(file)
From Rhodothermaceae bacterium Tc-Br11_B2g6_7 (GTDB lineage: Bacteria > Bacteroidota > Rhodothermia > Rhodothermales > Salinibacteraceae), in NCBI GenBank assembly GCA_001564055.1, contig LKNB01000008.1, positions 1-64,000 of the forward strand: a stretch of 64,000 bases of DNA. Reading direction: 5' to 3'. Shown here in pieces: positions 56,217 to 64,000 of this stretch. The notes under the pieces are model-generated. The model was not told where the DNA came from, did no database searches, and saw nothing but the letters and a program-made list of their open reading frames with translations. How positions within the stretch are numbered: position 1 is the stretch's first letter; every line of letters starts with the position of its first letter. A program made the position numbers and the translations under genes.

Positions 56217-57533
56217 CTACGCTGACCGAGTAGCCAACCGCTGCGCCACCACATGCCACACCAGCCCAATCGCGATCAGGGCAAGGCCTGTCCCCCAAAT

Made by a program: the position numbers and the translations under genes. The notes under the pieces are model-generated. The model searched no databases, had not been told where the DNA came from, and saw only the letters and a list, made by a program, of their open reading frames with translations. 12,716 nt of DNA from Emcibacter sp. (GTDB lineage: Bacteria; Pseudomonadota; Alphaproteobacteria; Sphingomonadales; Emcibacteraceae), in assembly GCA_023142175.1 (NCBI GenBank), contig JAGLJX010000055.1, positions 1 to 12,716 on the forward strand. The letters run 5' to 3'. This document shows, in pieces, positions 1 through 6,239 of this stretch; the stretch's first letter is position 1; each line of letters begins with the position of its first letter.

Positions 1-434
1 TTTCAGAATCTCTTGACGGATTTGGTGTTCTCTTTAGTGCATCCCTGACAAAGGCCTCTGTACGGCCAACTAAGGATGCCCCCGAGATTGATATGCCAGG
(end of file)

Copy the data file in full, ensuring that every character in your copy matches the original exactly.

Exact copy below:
From Rhodothermaceae bacterium Tc-Br11_B2g6_7 (GTDB lineage: Bacteria > Bacteroidota > Rhodothermia > Rhodothermales > Salinibacteraceae), in NCBI GenBank assembly GCA_001564055.1, contig LKNB01000008.1, positions 1-64,000 of the forward strand: a stretch of 64,000 bases of DNA. Reading direction: 5' to 3'. Shown here in pieces: positions 56,217 to 64,000 of this stretch. The notes under the pieces are model-generated. The model was not told where the DNA came from, did no database searches, and saw nothing but the letters and a program-made list of their open reading frames with translations. How positions within the stretch are numbered: position 1 is the stretch's first letter; every line of letters starts with the position of its first letter. A program made the position numbers and the translations under genes.

Positions 56217-57533
56217 CTACGCTGACCGAGTAGCCAACCGCTGCGCCACCACATGCCACACCAGCCCAATCGCGATCAGGGCAAGGCCTGTCCCCCAAAT

Made by a program: the position numbers and the translations under genes. The notes under the pieces are model-generated. The model searched no databases, had not been told where the DNA came from, and saw only the letters and a list, made by a program, of their open reading frames with translations. 12,716 nt of DNA from Emcibacter sp. (GTDB lineage: Bacteria; Pseudomonadota; Alphaproteobacteria; Sphingomonadales; Emcibacteraceae), in assembly GCA_023142175.1 (NCBI GenBank), contig JAGLJX010000055.1, positions 1 to 12,716 on the forward strand. The letters run 5' to 3'. This document shows, in pieces, positions 1 through 6,239 of this stretch; the stretch's first letter is position 1; each line of letters begins with the position of its first letter.

Positions 1-434
1 TTTCAGAATCTCTTGACGGATTTGGTGTTCTCTTTAGTGCATCCCTGACAAAGGCCTCTGTACGGCCAACTAAGGATGCCCCCGAGATTGATATGCCAGG